Saturday, January 12, 2019
Dick Barton Strikes Back (1949)
The first of the films, Dick Barton: Special Agent, was spectacularly awful. Surprisingly Dick Barton at Bay was reasonably good. Which leaves us with the third film, Dick Barton Strikes Back. This was actually the second movie to be made but was released after Dick Barton at Bay.
Dick Barton Strikes Back begins with the murder of a British secret agent name Creston. Fellow secret agent Dick Barton and the faithful Snowy White are determined to find the killer.
The clever part of the movie is that the evil conspiracy is on a scale that would delight even a Bond villain but it doesn’t require any expensive special effects. It doesn’t require any special effects at all, but it’s still chillingly effective. The conspiracy is in fact very Bond villain-ish. It was made before the first of the Bond novels was published so it’s fair to say that it was inspired by the thrillers of Dennis Wheatley and Sax Rohmer’s Dr Fu Manchu stories (both of which heavily influenced Bond creator Ian Fleming).
The only clues are a tune and a poster for a travelling fair, and a beautiful but dangerous female.
Dick Barton is one of those heroes who gets by on bravery and determination. His judgment is pretty awful and he has an amazing propensity for walking straight into obvious traps. It’s not that he’s stupid. He’s good at figuring things out. He’s just foolhardy. Which of course allows for lots of narrow escapes from certain death.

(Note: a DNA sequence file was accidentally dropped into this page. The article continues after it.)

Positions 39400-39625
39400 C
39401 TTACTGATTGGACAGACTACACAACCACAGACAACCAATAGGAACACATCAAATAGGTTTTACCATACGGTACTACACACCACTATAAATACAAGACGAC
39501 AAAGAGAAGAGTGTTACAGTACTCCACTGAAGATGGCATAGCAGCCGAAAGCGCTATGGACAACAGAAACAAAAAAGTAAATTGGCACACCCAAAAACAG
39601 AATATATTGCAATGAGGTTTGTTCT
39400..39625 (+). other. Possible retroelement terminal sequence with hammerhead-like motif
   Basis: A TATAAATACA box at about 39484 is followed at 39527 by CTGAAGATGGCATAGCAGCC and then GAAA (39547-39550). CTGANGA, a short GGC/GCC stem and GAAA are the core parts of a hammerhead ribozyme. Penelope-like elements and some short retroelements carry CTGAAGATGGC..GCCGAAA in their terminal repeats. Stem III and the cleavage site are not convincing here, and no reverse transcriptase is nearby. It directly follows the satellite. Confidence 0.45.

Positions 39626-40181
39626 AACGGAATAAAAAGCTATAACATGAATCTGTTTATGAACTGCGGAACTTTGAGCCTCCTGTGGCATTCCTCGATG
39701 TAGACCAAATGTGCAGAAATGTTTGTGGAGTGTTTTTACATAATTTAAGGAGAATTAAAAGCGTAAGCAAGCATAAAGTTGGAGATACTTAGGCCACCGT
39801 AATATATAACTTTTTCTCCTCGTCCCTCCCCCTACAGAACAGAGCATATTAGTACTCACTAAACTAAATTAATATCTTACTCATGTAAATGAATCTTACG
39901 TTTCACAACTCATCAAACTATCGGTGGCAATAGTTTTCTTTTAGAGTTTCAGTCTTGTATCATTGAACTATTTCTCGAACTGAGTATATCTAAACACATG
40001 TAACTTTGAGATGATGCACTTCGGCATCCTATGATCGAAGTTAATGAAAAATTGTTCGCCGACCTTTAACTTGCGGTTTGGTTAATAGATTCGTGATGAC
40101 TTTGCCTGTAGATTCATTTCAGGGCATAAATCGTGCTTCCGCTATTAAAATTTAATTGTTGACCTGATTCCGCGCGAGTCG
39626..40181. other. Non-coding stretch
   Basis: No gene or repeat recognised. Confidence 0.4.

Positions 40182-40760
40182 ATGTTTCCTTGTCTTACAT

Don Stannard is a fine plucky hero. My great fear was that his sidekick Snowy would be an irritating comic relief character but fortunately the comic stuff is kept at an absolute minimum. One amusing thing is that they’re both secret agents but when Barton is invited for dinner to Lord Armadale’s house Snowy eats in the kitchen with the servants. I guess that Barton is the secret agent equivalent of an officer while Snowy is strictly an enlisted man and therefore of course not a gentleman, even if he shares all the risks with Barton.
Checkmate) and he was always a delightful larger-than-life presence.
The opening credits make the bold claim that the film was shot mostly on location, which is certainly unusual in a low-budget 1949 film. And it really does seem to feature a lot more location shooting than you’d expect, and the locations are used quite well. The scenes in London Zoo and the completely dialogue-free climactic sequence in the tower are done very well.
Icon Home Entertainment released all three Dick Barton movies on a single DVD. The transfer are not stellar but they’re satisfactory. They’re fullframe which is of course quite correct.
Dick Barton Strikes Back is by no means a serious spy thriller. It’s an unashamed potboiler (with a slight mad scientist element) but it never descends into mere silliness. It’s the best of the three Dick Barton films. It’s harmless but enjoyable. Highly recommended.